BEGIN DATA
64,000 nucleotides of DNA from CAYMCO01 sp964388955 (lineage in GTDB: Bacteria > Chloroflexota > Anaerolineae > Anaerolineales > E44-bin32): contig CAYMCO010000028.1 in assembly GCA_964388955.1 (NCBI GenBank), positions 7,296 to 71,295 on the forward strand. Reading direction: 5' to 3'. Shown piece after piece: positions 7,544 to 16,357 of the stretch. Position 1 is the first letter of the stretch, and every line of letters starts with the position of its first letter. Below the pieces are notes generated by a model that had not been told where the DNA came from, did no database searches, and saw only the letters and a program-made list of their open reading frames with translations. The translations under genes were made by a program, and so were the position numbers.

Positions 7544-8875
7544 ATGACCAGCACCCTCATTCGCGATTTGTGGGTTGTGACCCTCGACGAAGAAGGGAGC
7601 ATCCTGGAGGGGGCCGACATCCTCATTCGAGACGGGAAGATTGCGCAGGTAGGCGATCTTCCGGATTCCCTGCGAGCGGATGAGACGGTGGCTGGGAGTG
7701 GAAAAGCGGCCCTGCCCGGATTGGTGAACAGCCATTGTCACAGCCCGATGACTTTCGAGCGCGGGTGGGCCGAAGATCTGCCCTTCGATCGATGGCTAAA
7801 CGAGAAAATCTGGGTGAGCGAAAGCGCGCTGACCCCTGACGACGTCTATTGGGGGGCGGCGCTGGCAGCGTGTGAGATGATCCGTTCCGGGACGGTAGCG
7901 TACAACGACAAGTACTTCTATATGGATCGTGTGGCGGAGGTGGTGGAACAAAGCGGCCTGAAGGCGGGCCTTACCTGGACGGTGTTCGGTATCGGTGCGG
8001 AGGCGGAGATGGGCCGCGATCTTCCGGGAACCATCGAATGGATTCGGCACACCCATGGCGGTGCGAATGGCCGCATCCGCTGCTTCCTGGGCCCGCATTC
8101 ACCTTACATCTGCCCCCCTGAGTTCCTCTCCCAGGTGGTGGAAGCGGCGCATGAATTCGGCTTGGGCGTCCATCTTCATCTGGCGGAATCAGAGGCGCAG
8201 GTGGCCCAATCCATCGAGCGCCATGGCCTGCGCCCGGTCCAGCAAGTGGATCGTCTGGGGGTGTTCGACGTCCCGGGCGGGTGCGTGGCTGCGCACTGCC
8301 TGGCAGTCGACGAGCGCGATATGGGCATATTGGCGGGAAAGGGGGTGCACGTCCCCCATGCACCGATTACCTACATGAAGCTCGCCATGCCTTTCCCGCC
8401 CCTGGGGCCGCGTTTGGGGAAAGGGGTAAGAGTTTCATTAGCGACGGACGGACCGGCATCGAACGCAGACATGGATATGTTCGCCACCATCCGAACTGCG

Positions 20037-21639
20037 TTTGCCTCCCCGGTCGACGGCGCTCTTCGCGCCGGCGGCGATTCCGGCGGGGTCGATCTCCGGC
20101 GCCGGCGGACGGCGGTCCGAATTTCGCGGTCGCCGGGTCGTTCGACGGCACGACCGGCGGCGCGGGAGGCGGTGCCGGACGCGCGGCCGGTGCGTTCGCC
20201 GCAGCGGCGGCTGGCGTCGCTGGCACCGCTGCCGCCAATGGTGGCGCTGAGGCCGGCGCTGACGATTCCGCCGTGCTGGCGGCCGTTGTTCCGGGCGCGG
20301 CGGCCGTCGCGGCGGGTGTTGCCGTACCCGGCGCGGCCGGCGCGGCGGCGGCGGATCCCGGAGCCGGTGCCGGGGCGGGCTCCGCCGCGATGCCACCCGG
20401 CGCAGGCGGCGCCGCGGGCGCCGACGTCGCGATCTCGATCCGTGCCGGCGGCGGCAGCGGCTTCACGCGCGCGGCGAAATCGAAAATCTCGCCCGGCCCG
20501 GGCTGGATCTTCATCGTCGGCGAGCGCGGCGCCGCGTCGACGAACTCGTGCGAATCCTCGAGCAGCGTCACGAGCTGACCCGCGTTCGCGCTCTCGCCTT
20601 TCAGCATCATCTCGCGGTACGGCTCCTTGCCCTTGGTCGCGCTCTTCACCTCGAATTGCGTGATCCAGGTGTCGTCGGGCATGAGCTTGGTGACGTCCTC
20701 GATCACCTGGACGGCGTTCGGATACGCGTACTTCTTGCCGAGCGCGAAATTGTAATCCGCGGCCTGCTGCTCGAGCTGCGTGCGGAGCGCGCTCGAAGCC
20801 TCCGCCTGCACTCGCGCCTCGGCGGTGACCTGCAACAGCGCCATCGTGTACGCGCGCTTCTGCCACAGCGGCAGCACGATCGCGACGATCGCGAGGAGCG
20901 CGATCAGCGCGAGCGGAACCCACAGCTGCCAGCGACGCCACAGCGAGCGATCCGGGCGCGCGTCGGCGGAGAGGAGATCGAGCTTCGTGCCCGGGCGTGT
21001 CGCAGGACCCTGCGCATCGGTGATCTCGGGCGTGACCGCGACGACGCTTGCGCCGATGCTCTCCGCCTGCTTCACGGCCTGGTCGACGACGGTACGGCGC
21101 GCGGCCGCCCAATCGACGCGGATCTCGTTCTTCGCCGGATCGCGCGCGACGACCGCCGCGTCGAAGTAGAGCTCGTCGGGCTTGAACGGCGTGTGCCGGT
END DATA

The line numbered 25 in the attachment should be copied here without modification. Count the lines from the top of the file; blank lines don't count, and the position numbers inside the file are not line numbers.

21101 GCGGCCGCCCAATCGACGCGGATCTCGTTCTTCGCCGGATCGCGCGCGACGACCGCCGCGTCGAAGTAGAGCTCGTCGGGCTTGAACGGCGTGTGCCGGT